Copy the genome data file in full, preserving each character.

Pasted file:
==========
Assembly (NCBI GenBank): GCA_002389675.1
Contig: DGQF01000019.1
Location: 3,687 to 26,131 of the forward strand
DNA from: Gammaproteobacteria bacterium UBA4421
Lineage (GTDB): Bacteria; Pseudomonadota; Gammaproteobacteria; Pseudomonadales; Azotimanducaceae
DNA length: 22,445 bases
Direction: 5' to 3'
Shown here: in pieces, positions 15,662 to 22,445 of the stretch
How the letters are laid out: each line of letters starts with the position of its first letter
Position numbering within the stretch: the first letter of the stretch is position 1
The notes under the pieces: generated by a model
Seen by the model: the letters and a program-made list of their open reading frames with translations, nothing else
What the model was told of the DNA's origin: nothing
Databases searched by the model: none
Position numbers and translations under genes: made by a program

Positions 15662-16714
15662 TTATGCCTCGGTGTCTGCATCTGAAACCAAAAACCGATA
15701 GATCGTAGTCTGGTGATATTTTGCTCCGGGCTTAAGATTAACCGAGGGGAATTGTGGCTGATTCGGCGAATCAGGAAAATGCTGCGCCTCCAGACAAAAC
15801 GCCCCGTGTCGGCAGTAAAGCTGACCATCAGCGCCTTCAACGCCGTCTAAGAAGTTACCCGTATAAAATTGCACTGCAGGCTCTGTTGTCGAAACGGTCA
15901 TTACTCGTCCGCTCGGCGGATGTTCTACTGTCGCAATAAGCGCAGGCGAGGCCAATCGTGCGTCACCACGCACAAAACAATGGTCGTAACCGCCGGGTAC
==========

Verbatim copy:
Assembly (NCBI GenBank): GCA_002389675.1
Contig: DGQF01000019.1
Location: 3,687 to 26,131 of the forward strand
DNA from: Gammaproteobacteria bacterium UBA4421
Lineage (GTDB): Bacteria; Pseudomonadota; Gammaproteobacteria; Pseudomonadales; Azotimanducaceae
DNA length: 22,445 bases
Direction: 5' to 3'
Shown here: in pieces, positions 15,662 to 22,445 of the stretch
How the letters are laid out: each line of letters starts with the position of its first letter
Position numbering within the stretch: the first letter of the stretch is position 1
The notes under the pieces: generated by a model
Seen by the model: the letters and a program-made list of their open reading frames with translations, nothing else
What the model was told of the DNA's origin: nothing
Databases searched by the model: none
Position numbers and translations under genes: made by a program

Positions 15662-16714
15662 TTATGCCTCGGTGTCTGCATCTGAAACCAAAAACCGATA
15701 GATCGTAGTCTGGTGATATTTTGCTCCGGGCTTAAGATTAACCGAGGGGAATTGTGGCTGATTCGGCGAATCAGGAAAATGCTGCGCCTCCAGACAAAAC
15801 GCCCCGTGTCGGCAGTAAAGCTGACCATCAGCGCCTTCAACGCCGTCTAAGAAGTTACCCGTATAAAATTGCACTGCAGGCTCTGTTGTCGAAACGGTCA
15901 TTACTCGTCCGCTCGGCGGATGTTCTACTGTCGCAATAAGCGCAGGCGAGGCCAATCGTGCGTCACCACGCACAAAACAATGGTCGTAACCGCCGGGTAC